Clogged Clorox wipes cause 100-gallon sewage backup for Prairie du Sac building owner

PRAIRIE DU SAC, Wis. (WISC) — Shortly before the pandemic began, Benjamin Nelms bought a 100-year-old bank building in the heart of Prairie du Sac in hopes of renovating it for the community’s use. Little did he know, he would get to know the community on a level too close for comfort.

“This was not the way I intended to get to know the community,” Nelms said.

Two weeks ago, Nelms entered his building and smelled sewage coming from the basement. When he went down the stairs to see what the cause was, Nelms found himself ankle deep in sewage water.

“This room was covered in brown water and my new shower was covered in brown filth,” Nelms said. “It’s all been sterilized since then.”

Nelms said there he cleared out around 100 gallons of sewage water. He said he was fortunate that the pandemic put a hold on developing the interior of the building and the only things ruined were a few lumber boards he had stores in the basement.

Nelms said after speaking with the sewage commission, they determined the cause was a backup up main pipe caused by an overflow of things like Clorox wipes.

“We are seeing a lot of wipes, towels, maybe even a bit of clothing and just things we don’t want to see come down the toilet,” said Jerry Endres with the Sauk Prairie Wastewater Plant.

“I’m kind of a case study of the downstream effect of how that can hurt people,” Nelms said. “People don’t know they’re doing anything wrong. Disinfectant wipes, people put masks down there. Eventually that will stress the system and then someone like me will have to pay the price.”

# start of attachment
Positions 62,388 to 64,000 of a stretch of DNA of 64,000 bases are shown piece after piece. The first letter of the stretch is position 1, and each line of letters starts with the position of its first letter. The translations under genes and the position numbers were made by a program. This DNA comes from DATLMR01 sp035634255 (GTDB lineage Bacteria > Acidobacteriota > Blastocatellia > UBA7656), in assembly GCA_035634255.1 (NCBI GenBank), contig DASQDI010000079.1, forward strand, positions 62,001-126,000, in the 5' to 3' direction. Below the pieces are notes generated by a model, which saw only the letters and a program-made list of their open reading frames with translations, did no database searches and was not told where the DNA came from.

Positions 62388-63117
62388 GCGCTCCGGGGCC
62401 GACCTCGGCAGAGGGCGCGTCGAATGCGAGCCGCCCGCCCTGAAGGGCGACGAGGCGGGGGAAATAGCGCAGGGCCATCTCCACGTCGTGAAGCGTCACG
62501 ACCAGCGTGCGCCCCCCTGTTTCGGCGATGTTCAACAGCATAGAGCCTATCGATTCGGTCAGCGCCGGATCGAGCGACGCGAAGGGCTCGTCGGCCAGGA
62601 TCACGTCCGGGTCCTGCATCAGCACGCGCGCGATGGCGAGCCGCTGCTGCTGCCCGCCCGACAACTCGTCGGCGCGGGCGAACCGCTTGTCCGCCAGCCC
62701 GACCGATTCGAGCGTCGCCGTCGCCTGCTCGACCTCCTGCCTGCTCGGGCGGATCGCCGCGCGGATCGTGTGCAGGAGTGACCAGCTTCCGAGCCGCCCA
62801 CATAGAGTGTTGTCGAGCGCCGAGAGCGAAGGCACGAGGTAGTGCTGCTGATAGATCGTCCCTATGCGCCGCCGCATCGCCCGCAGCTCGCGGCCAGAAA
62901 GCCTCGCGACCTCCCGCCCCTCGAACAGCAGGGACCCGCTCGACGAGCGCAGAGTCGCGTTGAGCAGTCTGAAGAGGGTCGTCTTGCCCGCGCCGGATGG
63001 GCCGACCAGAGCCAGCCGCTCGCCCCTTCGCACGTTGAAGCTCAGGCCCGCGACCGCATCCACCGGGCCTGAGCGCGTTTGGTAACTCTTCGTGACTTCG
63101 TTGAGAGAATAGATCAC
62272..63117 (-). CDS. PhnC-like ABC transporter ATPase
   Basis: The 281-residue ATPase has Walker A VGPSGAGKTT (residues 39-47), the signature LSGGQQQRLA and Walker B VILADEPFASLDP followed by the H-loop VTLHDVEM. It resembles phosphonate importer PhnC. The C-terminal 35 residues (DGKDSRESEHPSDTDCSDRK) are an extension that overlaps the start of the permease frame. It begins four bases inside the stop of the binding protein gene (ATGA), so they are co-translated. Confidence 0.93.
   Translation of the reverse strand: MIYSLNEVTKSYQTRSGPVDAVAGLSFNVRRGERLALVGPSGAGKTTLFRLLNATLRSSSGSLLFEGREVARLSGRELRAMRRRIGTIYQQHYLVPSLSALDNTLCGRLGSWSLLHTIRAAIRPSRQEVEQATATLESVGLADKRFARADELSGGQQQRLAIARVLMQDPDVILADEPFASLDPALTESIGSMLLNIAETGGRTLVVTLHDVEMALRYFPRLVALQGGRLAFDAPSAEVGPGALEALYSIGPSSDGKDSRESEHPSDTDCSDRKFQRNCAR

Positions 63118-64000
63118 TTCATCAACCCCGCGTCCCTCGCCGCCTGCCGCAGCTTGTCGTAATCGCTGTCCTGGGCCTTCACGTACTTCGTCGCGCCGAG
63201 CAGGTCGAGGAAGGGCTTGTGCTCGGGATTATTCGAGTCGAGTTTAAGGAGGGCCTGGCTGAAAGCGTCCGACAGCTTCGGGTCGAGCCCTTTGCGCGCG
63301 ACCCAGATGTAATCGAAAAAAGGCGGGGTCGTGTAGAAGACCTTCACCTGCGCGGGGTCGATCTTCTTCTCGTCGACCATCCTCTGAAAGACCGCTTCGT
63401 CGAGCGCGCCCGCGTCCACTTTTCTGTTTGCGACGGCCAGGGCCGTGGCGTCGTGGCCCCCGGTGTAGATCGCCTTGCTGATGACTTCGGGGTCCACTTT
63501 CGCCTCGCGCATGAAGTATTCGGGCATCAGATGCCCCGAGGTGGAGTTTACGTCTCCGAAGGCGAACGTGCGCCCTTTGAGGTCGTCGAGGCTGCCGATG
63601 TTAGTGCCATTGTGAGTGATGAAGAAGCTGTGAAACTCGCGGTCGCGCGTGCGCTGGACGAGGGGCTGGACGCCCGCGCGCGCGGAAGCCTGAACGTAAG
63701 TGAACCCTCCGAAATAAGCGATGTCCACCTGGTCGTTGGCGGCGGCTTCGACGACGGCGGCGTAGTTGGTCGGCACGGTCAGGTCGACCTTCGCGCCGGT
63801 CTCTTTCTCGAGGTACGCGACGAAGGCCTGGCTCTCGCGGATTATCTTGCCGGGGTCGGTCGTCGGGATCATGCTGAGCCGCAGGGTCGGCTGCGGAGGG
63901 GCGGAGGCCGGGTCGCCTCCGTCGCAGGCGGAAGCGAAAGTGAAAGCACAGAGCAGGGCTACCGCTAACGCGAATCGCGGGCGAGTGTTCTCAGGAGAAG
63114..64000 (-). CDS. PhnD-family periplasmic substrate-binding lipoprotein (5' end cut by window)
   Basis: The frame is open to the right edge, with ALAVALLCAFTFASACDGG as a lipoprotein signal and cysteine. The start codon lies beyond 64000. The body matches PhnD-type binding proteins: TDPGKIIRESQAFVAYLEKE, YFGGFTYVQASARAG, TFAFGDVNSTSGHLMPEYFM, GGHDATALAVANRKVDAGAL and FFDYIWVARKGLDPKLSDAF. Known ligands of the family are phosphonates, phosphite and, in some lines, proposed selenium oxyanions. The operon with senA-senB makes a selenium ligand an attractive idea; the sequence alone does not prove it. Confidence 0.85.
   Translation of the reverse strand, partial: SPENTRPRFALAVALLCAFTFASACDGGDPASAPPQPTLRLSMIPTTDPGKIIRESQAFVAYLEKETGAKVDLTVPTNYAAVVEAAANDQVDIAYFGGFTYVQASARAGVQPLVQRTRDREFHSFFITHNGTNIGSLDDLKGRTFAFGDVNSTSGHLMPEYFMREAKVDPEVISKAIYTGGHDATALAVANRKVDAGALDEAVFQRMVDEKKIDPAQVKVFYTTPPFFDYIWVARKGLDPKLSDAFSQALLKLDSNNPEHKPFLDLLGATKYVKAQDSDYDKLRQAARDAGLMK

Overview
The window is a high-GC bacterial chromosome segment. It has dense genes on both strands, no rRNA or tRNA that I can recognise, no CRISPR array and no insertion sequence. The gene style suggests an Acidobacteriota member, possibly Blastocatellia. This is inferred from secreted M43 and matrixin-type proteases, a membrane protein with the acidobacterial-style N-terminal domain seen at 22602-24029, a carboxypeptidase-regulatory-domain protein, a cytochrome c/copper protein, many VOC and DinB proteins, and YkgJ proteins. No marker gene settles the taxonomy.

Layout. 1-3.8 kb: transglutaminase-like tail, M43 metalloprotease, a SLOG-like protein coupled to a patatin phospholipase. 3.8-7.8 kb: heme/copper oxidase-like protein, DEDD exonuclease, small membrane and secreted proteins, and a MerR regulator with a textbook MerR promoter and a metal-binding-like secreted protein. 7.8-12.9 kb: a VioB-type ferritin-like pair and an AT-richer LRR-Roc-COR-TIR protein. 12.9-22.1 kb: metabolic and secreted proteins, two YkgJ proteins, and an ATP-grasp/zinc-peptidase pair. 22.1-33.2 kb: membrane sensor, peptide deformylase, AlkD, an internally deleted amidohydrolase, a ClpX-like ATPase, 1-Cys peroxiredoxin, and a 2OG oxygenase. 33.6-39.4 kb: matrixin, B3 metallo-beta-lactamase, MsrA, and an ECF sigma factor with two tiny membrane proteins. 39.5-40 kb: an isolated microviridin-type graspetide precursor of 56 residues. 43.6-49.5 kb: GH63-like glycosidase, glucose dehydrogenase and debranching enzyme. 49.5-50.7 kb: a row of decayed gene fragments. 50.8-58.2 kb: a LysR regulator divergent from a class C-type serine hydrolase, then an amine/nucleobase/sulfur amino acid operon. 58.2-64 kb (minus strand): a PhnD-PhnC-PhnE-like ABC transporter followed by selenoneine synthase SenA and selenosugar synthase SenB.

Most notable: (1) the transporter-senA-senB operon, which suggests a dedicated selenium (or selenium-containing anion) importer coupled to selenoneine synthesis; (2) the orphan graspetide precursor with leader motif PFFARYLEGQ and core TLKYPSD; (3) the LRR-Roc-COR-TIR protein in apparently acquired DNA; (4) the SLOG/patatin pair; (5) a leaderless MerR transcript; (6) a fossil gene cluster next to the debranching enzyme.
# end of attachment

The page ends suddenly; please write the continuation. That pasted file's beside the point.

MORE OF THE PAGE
The city told Nelms they aren’t liable for the cost, putting him out more than $3000 out of pocket.

Nelms’ neighbor across the street said she didn’t have any sewage backup but still felt the impacts.

“Luckily for me, I only had an erupting toilet but I know my neighbors had it much worse,’ said Pamela Ziegler, owner of Ziegler Photography. “If we can get the word out that people should not be putting extra cleaning things down their toilet during COVID, I think that would help alleviate the problem that we saw.”

Nelms hopes that by sharing his story, it will resonate with someone to only flush what is meant to be flushed down the drain.

“Someone like me, could be you next week who is not only vacuuming out someone else’s urine and feces but also paying out of your own pocket. We can’t have that. Especially in these times. Budgets are tight. People are worried about next month and next year, myself included. We just have to take care of each other even if it’s a little thing like what you flush.”